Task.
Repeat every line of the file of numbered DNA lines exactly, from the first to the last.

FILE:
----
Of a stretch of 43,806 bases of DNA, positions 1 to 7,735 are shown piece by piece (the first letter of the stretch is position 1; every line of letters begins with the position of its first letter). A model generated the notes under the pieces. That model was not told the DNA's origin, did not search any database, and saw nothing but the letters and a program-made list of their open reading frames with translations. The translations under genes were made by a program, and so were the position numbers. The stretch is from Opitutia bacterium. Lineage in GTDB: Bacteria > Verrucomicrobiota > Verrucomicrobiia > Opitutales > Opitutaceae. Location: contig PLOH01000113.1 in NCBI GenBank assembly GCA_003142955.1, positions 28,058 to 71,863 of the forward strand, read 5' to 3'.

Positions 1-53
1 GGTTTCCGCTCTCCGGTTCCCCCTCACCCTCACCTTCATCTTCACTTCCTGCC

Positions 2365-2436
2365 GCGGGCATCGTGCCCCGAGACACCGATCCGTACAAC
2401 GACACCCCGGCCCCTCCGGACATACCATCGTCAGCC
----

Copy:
Of a stretch of 43,806 bases of DNA, positions 1 to 7,735 are shown piece by piece (the first letter of the stretch is position 1; every line of letters begins with the position of its first letter). A model generated the notes under the pieces. That model was not told the DNA's origin, did not search any database, and saw nothing but the letters and a program-made list of their open reading frames with translations. The translations under genes were made by a program, and so were the position numbers. The stretch is from Opitutia bacterium. Lineage in GTDB: Bacteria > Verrucomicrobiota > Verrucomicrobiia > Opitutales > Opitutaceae. Location: contig PLOH01000113.1 in NCBI GenBank assembly GCA_003142955.1, positions 28,058 to 71,863 of the forward strand, read 5' to 3'.

Positions 1-53
1 GGTTTCCGCTCTCCGGTTCCCCCTCACCCTCACCTTCATCTTCACTTCCTGCC

Positions 2365-2436
2365 GCGGGCATCGTGCCCCGAGACACCGATCCGTACAAC
2401 GACACCCCGGCCCCTCCGGACATACCATCGTCAGCC